By Tara Bradley Connell
Sharing a love of diving with a new diver is one of the most rewarding experiences for a PADI Pro. And with knowledge and time, the lessons learned along the way are priceless. Here are some tips from PADI’s seasoned pros on how to create a successful and enjoyable career in diving.
Read Your Students
When Conrad Rucker, a PADI course director at Dive Georgia, learned to dive, it was with a steel 72, single-hose regulator, and a backpack. Since then, the gear requirements have gotten an upgrade, and he’s trained over 1,500 divers. For Rucker, focusing on the students and their different skill levels is his strongest piece of advice.
“Always put the students’ safety first,” he says. “Look out for the ‘weakest link’ of the group. Have fun. If you’re not enjoying it, your students probably aren’t, either.”
It’s Never Too Late
Louise Kiyani, a PADI MSDT at Diveworld, located in Yorkshire, England, didn’t try diving until she was 38. In fact, she was terrified of open water areas. Thanks to her patient instructor, she found her footing.
“My very first dive was mind-blowing! All my fears vanished in an instant, and I was hooked – the poor guy couldn’t get rid of me for days after that,” she laughs.
Today, she has a dive center and has trained over 1,000 divers. For Kiyani, it’s all about taking your time.
“I overcame fear and pushed myself and have never been more surprised at my own ability and I’ve never looked back,” she said. “My advice would be don’t hesitate and choose carefully. Teach what you love to do, stay focused and give your best. I firmly believe the rewards will come back at you tenfold.”
Don’t Give Up
Made Partayasa has been diving since 1998, but it wasn’t until March 2019 that he took the next step and became a course director at Blue Corner Dive Lembongan in Bali. Today, he has trained almost 800 divers.
Partayasa says that it was the perseverance he learned from his family at Blue Corner Dive that helped him pass his Instructor Exam – even after he initially failed the physics and equipment segments.
“Cody saw ‘failure’ as a normal step, and worked tirelessly to help me succeed,” he says. “I never wanted to be an instructor because I was too afraid of my English and theory. Cody used to stay from 8 a.m. to 8 p.m. to help me learn it all. I could not have done it without the support and guidance from Cody, Andrew, and the Blue Corner Dive family. I can now pass on that same support, patience, and understanding to every candidate I have.”
Build Your Logbook
In 1990, Simon Hotchkin tried diving on a fluke while on holiday. Today, he is a PADI Master Instructor and owns Stellare Divers, in Lincolnshire, England. For Hotchkin, and his 900-some student certifications, it’s about gaining exposure to a variety of different dive conditions.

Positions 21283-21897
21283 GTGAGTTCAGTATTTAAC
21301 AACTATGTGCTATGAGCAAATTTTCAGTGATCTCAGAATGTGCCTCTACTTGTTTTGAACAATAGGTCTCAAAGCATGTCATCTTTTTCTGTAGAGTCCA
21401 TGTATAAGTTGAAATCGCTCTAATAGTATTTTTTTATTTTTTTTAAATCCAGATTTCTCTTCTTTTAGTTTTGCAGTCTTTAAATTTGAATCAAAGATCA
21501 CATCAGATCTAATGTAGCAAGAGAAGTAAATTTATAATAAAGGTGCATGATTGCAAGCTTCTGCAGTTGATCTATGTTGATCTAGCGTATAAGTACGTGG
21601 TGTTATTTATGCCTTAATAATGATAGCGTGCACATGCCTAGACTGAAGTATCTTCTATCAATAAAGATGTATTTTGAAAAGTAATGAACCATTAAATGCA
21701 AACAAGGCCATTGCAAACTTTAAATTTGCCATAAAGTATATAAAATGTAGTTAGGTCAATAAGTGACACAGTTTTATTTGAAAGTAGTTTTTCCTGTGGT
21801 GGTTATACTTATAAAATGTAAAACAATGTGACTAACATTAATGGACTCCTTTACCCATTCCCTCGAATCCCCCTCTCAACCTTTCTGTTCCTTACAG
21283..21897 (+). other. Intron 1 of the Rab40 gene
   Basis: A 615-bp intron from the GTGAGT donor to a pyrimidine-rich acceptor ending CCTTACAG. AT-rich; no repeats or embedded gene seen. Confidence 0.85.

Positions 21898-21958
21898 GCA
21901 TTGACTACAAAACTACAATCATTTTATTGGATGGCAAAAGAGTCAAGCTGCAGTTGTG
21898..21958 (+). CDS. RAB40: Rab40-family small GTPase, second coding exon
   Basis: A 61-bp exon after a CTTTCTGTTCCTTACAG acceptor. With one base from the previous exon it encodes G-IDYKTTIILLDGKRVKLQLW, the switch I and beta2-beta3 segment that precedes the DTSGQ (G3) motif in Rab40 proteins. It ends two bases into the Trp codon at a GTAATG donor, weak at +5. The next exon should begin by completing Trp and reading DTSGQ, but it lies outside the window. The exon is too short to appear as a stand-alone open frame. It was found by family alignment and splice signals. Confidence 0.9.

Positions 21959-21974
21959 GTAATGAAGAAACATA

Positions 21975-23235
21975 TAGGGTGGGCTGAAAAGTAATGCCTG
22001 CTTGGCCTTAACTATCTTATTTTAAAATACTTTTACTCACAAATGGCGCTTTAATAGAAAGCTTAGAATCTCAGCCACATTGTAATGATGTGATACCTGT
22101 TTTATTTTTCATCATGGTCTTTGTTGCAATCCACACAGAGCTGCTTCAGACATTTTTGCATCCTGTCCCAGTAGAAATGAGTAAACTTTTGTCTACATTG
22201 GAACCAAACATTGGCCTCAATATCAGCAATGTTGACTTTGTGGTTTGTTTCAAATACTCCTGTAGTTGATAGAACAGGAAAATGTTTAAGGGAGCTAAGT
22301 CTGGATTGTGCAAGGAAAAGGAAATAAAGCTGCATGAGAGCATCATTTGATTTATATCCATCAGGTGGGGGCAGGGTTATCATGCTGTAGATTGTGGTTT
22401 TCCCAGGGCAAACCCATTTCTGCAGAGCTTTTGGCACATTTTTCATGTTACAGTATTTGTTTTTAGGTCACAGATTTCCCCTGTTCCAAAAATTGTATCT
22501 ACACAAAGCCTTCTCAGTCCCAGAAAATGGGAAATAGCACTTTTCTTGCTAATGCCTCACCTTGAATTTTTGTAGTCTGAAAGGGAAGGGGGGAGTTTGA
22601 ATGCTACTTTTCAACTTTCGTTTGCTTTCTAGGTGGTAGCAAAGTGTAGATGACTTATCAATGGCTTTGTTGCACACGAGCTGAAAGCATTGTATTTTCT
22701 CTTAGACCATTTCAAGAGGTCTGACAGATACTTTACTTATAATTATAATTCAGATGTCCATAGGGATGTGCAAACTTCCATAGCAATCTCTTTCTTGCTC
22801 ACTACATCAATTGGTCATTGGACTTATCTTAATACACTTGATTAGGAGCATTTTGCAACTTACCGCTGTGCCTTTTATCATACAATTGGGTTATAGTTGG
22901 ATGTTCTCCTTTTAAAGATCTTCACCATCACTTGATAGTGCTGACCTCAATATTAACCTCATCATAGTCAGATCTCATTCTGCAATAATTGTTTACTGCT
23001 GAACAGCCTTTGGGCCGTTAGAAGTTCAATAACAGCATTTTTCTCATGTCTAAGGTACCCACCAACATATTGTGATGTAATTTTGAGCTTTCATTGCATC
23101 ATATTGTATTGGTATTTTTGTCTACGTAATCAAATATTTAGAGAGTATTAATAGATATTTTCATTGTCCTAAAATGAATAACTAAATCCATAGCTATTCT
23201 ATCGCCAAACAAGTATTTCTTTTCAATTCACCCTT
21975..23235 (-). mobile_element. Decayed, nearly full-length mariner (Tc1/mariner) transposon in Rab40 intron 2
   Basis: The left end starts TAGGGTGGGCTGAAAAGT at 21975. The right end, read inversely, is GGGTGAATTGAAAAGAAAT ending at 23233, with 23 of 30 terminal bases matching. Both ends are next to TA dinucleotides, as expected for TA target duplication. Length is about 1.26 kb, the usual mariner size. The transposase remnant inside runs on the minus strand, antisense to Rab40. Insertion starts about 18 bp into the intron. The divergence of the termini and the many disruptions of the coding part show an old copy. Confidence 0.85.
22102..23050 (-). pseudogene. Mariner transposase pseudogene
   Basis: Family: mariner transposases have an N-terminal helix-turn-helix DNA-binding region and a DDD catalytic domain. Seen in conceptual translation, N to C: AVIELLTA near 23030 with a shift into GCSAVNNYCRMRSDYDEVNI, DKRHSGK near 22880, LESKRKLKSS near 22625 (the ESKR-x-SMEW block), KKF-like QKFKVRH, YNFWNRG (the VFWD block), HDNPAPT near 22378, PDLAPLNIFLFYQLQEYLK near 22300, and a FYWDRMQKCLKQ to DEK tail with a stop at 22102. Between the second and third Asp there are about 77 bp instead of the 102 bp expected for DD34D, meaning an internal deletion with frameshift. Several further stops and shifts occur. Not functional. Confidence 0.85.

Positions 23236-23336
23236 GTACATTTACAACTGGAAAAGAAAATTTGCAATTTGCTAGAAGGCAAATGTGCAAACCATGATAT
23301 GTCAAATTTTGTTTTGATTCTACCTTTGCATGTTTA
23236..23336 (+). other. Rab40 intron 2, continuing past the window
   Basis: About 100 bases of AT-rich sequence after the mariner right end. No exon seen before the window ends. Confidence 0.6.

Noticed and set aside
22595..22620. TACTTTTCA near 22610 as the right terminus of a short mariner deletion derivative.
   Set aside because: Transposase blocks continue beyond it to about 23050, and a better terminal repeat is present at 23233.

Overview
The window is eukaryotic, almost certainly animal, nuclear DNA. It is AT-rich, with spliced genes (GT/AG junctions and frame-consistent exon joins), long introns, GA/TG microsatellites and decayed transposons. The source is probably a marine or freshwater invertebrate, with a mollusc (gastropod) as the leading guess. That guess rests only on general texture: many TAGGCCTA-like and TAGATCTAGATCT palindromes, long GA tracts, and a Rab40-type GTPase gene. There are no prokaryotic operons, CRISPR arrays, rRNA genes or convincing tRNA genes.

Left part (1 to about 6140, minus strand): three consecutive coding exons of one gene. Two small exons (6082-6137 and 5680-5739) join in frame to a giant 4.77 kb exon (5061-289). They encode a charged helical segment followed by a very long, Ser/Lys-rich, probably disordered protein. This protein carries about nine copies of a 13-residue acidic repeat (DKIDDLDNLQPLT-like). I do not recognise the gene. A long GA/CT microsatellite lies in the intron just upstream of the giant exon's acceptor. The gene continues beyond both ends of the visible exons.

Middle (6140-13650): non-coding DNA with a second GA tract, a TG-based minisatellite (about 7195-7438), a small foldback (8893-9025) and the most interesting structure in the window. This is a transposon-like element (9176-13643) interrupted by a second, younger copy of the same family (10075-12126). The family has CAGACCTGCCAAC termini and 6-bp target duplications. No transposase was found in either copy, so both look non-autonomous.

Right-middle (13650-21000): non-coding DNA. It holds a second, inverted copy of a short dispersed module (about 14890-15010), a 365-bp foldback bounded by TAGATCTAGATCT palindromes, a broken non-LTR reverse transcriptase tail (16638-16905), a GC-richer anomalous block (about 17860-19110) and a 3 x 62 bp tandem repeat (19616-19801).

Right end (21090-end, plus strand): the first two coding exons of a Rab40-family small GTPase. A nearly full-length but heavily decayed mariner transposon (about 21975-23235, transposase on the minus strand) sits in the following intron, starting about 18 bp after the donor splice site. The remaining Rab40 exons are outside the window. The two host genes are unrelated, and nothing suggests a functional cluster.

“Get loads of diving experience in as many different places and environments as possible,” he says. “Once you have a ton of experience and are a rounded diver, then become a PADI Pro, give something back, help others see the amazing things that you have, and share your passion.”
Passion = Success
PADI course director Anna Schmitz always thought she’d end up teaching or working in the medical field, but the second she tried diving that all went out the window.
“I put a regulator in my mouth — and everything changed! Buy hey! I am a teacher, and I love dive medicine!”
Through her diving career, she’s trained 1,464 professionals and owns Emerald Coast Scuba. In addition to their regular diving curriculum, her team focuses on their Wounded Warrior and SEAL team programs. For Schmitz, the most important thing to remember when building a successful career in diving is to enjoy it.
“Teach what you love — and the joy (and money) will follow!”
Dieter Steinbrich, a PADI MSDT and operation manager for Dune Atlantis Bali, based in Sanur, agrees.
“Follow your dream and learn as much as you can,” he says.
Restunning Sandini is not only the IDC Manager of Two Fish Divers Indonesia, but she was also the first female Indonesian PADI course director.
“Everyone has their own issues, and as Indonesian or Eastern-cultured women, we are sometimes seen as selfish if we strive to reach our dreams. The truth is, every dream needs sacrificing,” she says. “To be honest, there were times that I thought I would not be able to reach it. But again, if your dreams are not giving you bruises, then they are not big enough, right?”
Check out these 6 Secrets Behind Dive Center Hiring when looking for a career in scuba.